Recently the volunteer crew were pleased to receive an encouraging note of thanks, following a visit from a young girl in Athlone.

Eliza Crosbie (9) from Retreat Heights was part of a group from St Ciaran’s NS, Baylin who visited the lifeboat station recently. In her letter she expressed an interest in helping the charity in any way and perhaps making use of her life saving skills. The letter was accompanied by a colourful drawing of the lifeboat on the water.

Station visits officer at Lough Ree RNLI, Paul Kelly said: “The visits are a new initiative for us and this is one of the first responses we have received. The future of the RNLI is assured with the enthusiasm Eliza and her friends have expressed for the organisation.“”

So impressed were the Lough Ree RNLI volunteer crew with the letter that they invited Eliza to the station this week for a personal tour. Paul and Lough Ree RNLI operations manager Kevin Ganly made a small presentation to Eliza to mark the occasion.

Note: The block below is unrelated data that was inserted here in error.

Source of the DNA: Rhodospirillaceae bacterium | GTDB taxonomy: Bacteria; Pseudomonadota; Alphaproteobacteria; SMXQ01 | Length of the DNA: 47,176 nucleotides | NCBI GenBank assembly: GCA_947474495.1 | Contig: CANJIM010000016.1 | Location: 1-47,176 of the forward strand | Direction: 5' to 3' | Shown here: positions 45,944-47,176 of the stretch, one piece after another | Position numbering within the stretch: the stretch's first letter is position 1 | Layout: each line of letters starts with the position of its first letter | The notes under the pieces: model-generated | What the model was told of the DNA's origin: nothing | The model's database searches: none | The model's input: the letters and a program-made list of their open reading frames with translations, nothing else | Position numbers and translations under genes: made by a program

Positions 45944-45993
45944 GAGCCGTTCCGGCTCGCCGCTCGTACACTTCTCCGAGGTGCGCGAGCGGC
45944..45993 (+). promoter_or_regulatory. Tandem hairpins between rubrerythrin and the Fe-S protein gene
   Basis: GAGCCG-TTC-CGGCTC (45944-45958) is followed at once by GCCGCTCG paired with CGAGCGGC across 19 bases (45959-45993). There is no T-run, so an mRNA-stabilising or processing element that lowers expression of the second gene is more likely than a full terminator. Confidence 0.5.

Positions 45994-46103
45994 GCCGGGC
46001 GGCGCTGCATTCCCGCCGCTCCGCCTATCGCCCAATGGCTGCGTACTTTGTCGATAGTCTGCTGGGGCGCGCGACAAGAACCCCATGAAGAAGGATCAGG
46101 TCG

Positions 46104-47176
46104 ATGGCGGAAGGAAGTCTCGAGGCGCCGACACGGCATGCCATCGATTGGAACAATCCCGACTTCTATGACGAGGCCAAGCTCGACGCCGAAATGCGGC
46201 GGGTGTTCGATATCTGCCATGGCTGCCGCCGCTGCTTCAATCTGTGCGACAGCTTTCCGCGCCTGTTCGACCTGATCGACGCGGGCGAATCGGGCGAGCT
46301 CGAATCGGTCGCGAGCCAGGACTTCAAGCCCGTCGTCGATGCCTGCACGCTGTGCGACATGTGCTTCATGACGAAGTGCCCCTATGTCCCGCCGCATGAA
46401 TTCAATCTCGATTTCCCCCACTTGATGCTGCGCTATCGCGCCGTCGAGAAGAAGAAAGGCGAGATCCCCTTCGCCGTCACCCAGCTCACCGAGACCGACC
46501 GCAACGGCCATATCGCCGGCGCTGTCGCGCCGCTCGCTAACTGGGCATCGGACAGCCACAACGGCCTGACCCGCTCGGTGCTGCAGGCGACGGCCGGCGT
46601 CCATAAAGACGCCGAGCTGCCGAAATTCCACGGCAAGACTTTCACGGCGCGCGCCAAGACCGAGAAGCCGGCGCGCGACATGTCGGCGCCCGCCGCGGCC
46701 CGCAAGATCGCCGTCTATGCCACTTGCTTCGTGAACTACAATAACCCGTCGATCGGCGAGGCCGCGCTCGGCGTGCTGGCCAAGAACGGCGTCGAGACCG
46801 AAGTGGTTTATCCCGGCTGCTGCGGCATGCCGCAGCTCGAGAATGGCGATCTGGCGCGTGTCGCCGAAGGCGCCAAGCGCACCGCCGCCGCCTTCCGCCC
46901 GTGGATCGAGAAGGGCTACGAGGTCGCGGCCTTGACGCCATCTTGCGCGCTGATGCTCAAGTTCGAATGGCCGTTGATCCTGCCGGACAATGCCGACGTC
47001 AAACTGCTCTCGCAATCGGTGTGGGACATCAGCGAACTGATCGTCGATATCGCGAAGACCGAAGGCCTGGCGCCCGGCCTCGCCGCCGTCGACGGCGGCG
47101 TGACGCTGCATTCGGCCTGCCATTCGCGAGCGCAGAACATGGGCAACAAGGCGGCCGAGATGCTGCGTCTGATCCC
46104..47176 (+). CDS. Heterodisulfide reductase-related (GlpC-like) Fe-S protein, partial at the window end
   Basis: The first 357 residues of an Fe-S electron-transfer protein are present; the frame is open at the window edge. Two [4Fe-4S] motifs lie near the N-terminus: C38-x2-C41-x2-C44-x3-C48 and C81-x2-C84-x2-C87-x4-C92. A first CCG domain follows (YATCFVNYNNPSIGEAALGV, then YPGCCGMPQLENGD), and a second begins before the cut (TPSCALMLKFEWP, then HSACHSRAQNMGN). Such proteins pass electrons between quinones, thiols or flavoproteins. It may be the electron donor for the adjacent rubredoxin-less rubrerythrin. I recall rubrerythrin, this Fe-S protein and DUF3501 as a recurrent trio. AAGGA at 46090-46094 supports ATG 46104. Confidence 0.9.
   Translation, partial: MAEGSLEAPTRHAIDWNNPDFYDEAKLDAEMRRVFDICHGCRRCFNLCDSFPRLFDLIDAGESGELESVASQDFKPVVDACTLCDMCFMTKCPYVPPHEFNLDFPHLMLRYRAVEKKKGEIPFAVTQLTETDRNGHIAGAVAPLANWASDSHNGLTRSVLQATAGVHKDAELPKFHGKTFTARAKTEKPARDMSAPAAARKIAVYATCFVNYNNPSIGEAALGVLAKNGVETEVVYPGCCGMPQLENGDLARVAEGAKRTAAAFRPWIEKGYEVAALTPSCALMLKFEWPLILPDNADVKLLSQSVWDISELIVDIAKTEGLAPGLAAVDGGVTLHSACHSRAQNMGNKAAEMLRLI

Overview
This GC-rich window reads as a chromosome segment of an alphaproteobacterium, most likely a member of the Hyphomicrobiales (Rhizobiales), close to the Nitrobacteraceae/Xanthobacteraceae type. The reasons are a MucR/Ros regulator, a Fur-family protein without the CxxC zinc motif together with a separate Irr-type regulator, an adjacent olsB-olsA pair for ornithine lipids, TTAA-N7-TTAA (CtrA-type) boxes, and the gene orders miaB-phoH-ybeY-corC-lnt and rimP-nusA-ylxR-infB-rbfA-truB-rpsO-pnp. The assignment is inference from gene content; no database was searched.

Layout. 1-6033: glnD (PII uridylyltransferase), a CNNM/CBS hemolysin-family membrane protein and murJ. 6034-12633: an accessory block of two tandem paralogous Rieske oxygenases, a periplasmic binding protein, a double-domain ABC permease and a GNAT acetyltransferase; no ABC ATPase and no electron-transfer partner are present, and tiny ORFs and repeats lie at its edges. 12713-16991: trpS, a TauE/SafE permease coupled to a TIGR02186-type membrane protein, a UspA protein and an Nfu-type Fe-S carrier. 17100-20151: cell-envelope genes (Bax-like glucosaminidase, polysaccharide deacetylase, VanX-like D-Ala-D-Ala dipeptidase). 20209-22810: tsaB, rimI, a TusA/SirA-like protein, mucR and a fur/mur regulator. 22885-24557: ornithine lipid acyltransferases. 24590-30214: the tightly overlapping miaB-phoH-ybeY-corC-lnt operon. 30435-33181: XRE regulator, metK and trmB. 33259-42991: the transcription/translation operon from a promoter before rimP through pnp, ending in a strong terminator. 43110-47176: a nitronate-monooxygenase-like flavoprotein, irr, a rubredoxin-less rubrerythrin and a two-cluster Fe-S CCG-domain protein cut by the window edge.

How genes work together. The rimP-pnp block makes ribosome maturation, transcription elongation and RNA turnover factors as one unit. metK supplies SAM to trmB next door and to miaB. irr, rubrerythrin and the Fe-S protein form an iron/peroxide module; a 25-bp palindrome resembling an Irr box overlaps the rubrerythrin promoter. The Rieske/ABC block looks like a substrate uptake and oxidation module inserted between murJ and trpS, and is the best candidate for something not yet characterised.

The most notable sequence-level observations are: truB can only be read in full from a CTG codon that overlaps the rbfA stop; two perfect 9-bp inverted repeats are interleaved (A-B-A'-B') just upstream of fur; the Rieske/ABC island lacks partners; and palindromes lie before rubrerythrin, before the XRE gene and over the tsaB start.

Published in RNLI Lifeboats
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Newcastle RNLI has launched a festive 10K, 5K and one-mile fun run to help save lives at sea.

Appealing to the seasoned athlete as well as families and fun runners wanting to get some exercise while getting into the Christmas spirit, the event will take place on Sunday 11 December around the Castlewellan Lake on a mainly flat terrain.

The 10K and 5K events will be chip-timed with prizes for the winners and an iconic RNLI all-weather lifeboat medal for all participants.

The one-mile Christmas dash, meanwhile, is open to everyone and suitable for those bringing families and those with prams and/or pets.

While fun runners won’t be timed, they too will receive a Christmas medal for their efforts. There will also be prizes for the most festive costumes.

For those who can’t do the run on the day but would still like to take part, there will be a virtual option. Simply do the 10K in your own time, send Strava/Garmin or equivalent evidence of completion to RNLI community manager Nuala Muldoon at [email protected] and you will receive a medal in the post.

All participants, whether running on the day or putting in the steps at home, will receive a medal for their efforts | Credit: RNLI/NewcastleAll participants, whether running on the day or putting in the steps at home, will receive a medal for their efforts | Credit: RNLI/Newcastle